Steve’s marriage to Annie played by Emily Child is on the verge of collapse as he battles to come to terms with the loss of their only son through a freak car accident. Eventually Steve and Duma both confide in each other in order to make their partnership stronger.

Beyond the River is a riveting tale of sportsmanship beautifully filmed in Gauteng and along the Msunduzi and Mgeni Rivers showcasing spectacular scenery in KwaZulu-Natal as the two men battle the raging rivers and eventually make it to Durban.

Through strength and determination both men manage to achieve their goal despite their apparent differences. Beyond the River also features some cameo’s by several South African actors including Ben Voss (Spud, 31 Million Reasons), Black Sails TV star Paul du Toit,  Garth Breytenbach (Mandela: Long Walk to Freedom). Kgosi Mongake (Invictus, The Bang Bang Club) is particularly noteworthy as Duma’s rogue friend Zama who unfortunately succumbs to criminal influences.

As an inspirational sports film, Beyond the River is solidly acted and beautifully shot gets a film rating of 7.5 out of 10. Highly recommended viewing especially for Dusi canoe enthusiasts.

Dusi Canoe Marathon – https://en.wikipedia.org/wiki/Dusi_Canoe_Marathon

The Spud Phenomenon

Spud 3: Learning to Fly

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Director: John Barker

Cast: Troye Sivan, John Cleese, Casper Lee, Aaron McIlroy, Sven Ruygrok, Grant Swanby, Ben Voss, , Blessing Xaba, Luke Tyler, Alex McGregor

31 Million Reasons director John Barker takes over the helm of the third Spud film, Spud 3: Learning to Fly as the story, based upon a series of hugely successful novels is written for the screen by its author John van de Ruit, follows John Milton aka Spud as he enters Grade 11 or what was known as Standard Nine the year prior to Matric.

The crucial year is 1992 the year of the South African referendum in which white South Africans could vote on whether the then Nationalist Party’s current steps to dismantle apartheid was endorsed by the minority electorate, obliquely referred to in the film by a Sunday Times headline. This is a South Africa pre the 20 years of democracy scenario, and the setting is a wealthy all boys’ boarding school in the KwaZulu-Natal midlands – many of which still exist today.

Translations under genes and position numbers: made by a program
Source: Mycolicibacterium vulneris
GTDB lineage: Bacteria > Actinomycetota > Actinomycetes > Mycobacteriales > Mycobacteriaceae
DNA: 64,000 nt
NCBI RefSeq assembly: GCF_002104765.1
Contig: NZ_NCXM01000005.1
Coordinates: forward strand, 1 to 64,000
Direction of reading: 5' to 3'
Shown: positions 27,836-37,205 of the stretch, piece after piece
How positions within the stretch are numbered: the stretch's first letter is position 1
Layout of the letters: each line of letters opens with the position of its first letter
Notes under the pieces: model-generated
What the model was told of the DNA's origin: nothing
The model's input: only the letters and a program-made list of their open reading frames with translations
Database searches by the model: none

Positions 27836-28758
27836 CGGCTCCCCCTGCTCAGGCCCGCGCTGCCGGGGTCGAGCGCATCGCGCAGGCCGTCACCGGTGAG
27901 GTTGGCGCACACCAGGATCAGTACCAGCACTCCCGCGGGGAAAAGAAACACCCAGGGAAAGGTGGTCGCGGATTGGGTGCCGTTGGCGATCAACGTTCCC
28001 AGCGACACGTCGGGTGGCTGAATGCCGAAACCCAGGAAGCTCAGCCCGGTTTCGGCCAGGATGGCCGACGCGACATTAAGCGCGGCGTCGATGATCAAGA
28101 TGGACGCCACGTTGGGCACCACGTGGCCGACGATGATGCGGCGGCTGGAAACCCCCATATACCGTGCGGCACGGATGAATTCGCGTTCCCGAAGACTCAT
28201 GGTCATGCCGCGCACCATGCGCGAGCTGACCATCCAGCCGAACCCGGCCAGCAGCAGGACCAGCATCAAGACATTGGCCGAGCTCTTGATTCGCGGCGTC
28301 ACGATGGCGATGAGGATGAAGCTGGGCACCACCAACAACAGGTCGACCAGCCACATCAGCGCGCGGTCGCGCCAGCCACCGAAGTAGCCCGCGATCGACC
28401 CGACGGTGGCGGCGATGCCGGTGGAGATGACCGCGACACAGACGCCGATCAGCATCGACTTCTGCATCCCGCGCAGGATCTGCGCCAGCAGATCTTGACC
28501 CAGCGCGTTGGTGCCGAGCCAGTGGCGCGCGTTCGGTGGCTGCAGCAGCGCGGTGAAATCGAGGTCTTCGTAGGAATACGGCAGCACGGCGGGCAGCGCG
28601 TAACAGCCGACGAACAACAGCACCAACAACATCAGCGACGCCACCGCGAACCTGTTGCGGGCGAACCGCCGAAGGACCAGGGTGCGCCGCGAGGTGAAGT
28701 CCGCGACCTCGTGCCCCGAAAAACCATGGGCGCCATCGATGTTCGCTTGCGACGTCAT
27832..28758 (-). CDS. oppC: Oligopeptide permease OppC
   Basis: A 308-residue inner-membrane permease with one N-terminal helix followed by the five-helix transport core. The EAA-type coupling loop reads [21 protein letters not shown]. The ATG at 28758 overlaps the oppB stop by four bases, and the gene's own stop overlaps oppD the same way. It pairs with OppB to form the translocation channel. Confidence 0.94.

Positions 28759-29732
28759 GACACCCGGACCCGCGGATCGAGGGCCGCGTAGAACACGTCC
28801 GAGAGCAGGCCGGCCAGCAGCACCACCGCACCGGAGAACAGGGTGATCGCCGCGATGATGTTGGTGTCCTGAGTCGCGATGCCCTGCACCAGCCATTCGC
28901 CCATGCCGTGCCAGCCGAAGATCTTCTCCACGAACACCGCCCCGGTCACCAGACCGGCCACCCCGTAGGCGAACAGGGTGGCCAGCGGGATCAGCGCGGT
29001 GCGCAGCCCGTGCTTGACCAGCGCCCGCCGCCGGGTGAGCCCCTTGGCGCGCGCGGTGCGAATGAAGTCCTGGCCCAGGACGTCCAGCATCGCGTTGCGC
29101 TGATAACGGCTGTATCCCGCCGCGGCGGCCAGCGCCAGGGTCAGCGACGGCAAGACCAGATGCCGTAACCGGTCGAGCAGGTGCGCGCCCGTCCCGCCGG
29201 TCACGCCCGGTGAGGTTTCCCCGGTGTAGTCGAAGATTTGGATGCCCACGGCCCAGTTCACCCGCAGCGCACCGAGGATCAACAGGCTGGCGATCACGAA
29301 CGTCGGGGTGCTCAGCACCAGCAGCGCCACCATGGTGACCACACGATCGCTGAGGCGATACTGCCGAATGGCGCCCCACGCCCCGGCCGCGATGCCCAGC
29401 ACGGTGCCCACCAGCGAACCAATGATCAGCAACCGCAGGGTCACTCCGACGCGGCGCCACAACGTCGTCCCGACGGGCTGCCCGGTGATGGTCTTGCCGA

John Milton, wonderfully played by South African expat, Troye Sivan, escapes the turmoil of his domestic life as his crazy parents seem intent on splitting for divorce after his mother catches his father (played by Durban comedian Aaron McIlroy) flirting with the voluptuous Portuguese neighbour. Back at school, there is trouble with the Crazy Eight (the group of friends who forged their ties in silly antics involving a secret tree house in Spud 2) led by the arrogant Rambo played by Sven Ruygrok, as some of the members aim to be confirmed and become a school prefect.

To make matters worse a new boy arrives from Malawi, Garth Garlic played by teen Youtube sensation Casper Lee, who desperately wants to be accepted into the Crazy Eight. Milton also has the threat of his school scholarship being revoked should he not prove himself both academically, theatrically and on oddly enough on the sports field.

Milton often seeks advice from the caustic and brilliant Guv, wonderfully played by veteran British comedian John Cleese from the Monty Python movies not to mention Faulty Towers. This really was a monumental casting coup for the Spud Trilogy to get someone as prolific as John Cleese to star in a South African film and really improved the marketability of the Spud franchise abroad especially in the UK and Australia where there are large South African expat communities residing.

To make matters worse a new boy arrives from Malawi, Garth Garlic played by teen Youtube sensation Casper Lee, who desperately wants to be accepted into the Crazy Eight. Milton also has the threat of his school scholarship being revoked should he not prove himself both academically, theatrically and on oddly enough on the sports field.

Milton often seeks advice from the caustic and brilliant Guv, wonderfully played by veteran British comedian John Cleese from the Monty Python movies not to mention Faulty Towers. This really was a monumental casting coup for the Spud Trilogy to get someone as prolific as John Cleese to star in a South African film and really improved the marketability of the Spud franchise abroad especially in the UK and Australia where there are large South African expat communities living.

spud_two_the_madness_continues

Whilst Spud 2: The Madness Continues was meant to be humorous and silly in parts, Spud 3: Learning to Fly has a stronger script giving more flesh to some of the supporting characters especially the rest of the Crazy Eight gang including Fatty played by Blessings Xaba. The female characters are also better written and Van de Ruit cleverly frames the action of Spud 3 firmly within the third term antics of a disastrous production of Midsummer Night’s Dream at St Catherine’s all girls’ boarding school.